In what was dubbed the year’s first “FLINTerview,” alumna Morgan Brown ’10 joined campus during Community Block to address Prep students. Brown was a guest of the FLINT (Flintridge Prep Leadership Initiative). The talk was the perfect kick-off for the student-led organization, which seeks to encourage leadership skills and provide leadership-building tools to students.
Tracing her journey from Prep to her recent move to Stockholm as a Product Manager for Spotify’s Content and Creators platform, Brown focused on a few key leadership-building events in her life and encouraged current Rebels to do the same.
At Prep, Brown held roles on the Student Senate, as a math tutor, president of the Leo Club, a peer counselor and on the volleyball and basketball teams. But it’s not the leadership titles that make a leader, she says, it’s leadership habits—habits that any Rebel can develop during their years at Prep.
She looks back at a defining leadership moment in her Prep career that she nostalgically calls “the Prom dilemma,” when competing pre-Prom parties made some students feel left out. Brown took it upon herself to organize and promote one unified party, where all students and parents could gather to take photos and celebrate the end of the year together. The event was a huge success, and it’s a Prep tradition that continues to this day.
It’s that innate tendency to problem solve that Brown says has served her well in her career so far, and she urges all students, no matter how young, to start viewing leadership as a set of personal habits instead of a list of titles. “Personal leadership matters,” she says.
Headmaster Peter Bachmann frequently describes Prep as a “people first” place, a mentality Brown has held on to over the years. She especially took the mindset to heart at Georgetown, when the dean of students encouraged incoming freshmen to see themselves as equals, not to weaponize past accomplishments or compete for superiority with one another. As a result, she spent her next four years following what she loved, developing a network of like-minded students and learning to leave ego out of the picture.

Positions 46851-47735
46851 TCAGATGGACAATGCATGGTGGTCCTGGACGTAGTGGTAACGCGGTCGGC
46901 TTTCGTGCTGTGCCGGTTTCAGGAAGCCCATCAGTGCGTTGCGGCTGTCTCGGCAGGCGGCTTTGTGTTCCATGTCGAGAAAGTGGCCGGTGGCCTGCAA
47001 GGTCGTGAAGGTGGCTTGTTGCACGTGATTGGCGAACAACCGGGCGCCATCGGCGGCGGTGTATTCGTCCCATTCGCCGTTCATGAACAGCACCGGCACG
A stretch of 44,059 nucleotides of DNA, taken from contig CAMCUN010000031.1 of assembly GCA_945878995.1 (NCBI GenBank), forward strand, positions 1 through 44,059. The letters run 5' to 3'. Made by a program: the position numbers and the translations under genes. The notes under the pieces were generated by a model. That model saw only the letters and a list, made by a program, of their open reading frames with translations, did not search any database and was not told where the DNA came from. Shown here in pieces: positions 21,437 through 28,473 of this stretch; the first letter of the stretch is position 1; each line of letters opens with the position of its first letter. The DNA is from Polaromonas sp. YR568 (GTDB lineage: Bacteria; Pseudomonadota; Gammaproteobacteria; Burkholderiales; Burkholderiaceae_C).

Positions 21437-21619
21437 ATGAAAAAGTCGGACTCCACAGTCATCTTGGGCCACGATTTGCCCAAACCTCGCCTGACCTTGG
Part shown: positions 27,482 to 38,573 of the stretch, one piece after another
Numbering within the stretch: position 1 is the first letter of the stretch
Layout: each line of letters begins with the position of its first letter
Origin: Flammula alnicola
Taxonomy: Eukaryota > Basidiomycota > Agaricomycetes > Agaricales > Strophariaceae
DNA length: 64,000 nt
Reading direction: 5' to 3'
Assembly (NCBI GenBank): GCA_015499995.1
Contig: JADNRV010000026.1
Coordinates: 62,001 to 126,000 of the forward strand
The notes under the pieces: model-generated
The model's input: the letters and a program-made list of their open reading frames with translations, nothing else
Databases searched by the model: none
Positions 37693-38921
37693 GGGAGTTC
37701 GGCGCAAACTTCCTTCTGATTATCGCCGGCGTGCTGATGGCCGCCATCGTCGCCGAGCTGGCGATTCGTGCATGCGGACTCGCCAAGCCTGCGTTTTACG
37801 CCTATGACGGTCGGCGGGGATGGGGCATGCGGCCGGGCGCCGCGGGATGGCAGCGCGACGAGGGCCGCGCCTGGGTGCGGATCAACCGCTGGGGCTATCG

Other pieces of advice she shared with the audience of FLINT students included: adapt as a leader—ask your team how they like to work instead of forcing a style of work upon them; listen and be empathetic; value true diversity of opinion; notice the leaders you value most and borrow their habits; and lastly, “Don’t overlook the importance of early jobs and internships, even if they don’t exactly fit with what you want,” she says. “People won’t necessarily remember the small tasks you did, but they will remember your work ethic.”
Thanks to a few invested mentors and her own focus on “soft skills,” her career has grown immensely in the mere eight years since high school graduation. She encourages high school students to see these skills not just as “soft skills,” but as the foundation of strong leadership.
“These are habits that happen now. The other hard skills you can learn along the way,” Brown says, pointing to an online stats course she had just completed as a refresher.
Students left the talk feeling inspired and abuzz with possibility, thanks to Brown’s mixing of solid business advice with earnest, approachable, personal guidance. When asked what she wished she had done more in high school and college, she responded, “stand up for other people more,” followed shortly by “and maybe take a business class or two in college.”
Morgan Brown graduated from Prep in 2010 and went on to study music and history at Georgetown. She hosted a radio show throughout college and interned at a DC radio station and the Smithsonian before starting a four-year career at Pandora, where she managed content and helped spearhead a female mentorship program. She takes her leadership expertise next to Spotify’s Stockholm headquarters, where she’ll lead the Content and Creators team.